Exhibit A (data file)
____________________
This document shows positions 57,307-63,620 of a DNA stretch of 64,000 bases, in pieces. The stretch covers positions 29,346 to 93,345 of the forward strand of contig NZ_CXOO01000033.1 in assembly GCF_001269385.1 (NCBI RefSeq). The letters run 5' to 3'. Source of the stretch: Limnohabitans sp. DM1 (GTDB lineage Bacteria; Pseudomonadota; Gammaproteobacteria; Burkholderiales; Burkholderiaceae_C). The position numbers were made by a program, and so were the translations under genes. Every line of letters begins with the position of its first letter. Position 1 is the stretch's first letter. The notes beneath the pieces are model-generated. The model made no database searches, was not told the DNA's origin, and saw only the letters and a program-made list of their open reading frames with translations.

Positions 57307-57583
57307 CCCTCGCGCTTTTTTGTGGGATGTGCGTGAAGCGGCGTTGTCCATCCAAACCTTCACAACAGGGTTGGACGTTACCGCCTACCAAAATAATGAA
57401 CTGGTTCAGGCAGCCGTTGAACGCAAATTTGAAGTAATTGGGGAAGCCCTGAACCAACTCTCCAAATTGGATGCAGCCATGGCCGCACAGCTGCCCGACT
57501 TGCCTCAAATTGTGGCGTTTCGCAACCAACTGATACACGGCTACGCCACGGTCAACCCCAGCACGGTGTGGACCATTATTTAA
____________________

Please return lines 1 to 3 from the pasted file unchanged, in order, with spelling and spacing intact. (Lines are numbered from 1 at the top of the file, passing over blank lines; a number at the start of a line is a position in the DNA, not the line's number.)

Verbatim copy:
This document shows positions 57,307-63,620 of a DNA stretch of 64,000 bases, in pieces. The stretch covers positions 29,346 to 93,345 of the forward strand of contig NZ_CXOO01000033.1 in assembly GCF_001269385.1 (NCBI RefSeq). The letters run 5' to 3'. Source of the stretch: Limnohabitans sp. DM1 (GTDB lineage Bacteria; Pseudomonadota; Gammaproteobacteria; Burkholderiales; Burkholderiaceae_C). The position numbers were made by a program, and so were the translations under genes. Every line of letters begins with the position of its first letter. Position 1 is the stretch's first letter. The notes beneath the pieces are model-generated. The model made no database searches, was not told the DNA's origin, and saw only the letters and a program-made list of their open reading frames with translations.

Positions 57307-57583
57307 CCCTCGCGCTTTTTTGTGGGATGTGCGTGAAGCGGCGTTGTCCATCCAAACCTTCACAACAGGGTTGGACGTTACCGCCTACCAAAATAATGAA